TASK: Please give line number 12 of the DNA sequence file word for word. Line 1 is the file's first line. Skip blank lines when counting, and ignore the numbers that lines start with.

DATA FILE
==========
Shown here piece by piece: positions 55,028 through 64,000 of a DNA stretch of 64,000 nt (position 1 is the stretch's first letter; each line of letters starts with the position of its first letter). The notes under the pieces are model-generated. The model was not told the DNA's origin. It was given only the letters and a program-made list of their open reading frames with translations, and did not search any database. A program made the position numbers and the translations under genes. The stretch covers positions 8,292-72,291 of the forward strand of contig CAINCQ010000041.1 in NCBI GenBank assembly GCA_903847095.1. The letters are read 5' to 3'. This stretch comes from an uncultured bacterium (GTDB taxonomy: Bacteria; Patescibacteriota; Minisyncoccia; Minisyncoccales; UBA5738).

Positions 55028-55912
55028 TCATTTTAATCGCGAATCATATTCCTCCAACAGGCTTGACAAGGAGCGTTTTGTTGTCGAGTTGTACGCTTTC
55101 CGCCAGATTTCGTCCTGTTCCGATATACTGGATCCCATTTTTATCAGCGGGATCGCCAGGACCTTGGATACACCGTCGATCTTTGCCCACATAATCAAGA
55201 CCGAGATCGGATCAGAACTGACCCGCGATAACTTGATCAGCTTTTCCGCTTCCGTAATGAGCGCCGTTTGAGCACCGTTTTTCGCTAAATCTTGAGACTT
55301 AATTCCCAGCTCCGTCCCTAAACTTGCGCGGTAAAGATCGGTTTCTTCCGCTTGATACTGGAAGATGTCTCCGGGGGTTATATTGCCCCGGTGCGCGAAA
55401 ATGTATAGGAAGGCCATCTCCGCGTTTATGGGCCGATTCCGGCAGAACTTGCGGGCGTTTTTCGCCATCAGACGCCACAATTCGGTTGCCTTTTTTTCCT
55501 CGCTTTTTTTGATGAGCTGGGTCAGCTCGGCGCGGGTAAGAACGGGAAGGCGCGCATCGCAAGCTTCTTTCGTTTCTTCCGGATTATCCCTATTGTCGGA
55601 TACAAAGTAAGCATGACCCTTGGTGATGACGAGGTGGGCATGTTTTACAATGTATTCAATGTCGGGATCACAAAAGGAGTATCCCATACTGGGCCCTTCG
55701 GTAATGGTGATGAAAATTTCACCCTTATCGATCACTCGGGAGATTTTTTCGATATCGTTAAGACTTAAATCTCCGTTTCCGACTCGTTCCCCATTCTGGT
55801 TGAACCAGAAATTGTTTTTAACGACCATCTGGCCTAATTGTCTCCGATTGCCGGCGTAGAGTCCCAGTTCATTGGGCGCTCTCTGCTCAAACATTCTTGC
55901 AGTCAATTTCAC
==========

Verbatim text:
55901 AGTCAATTTCAC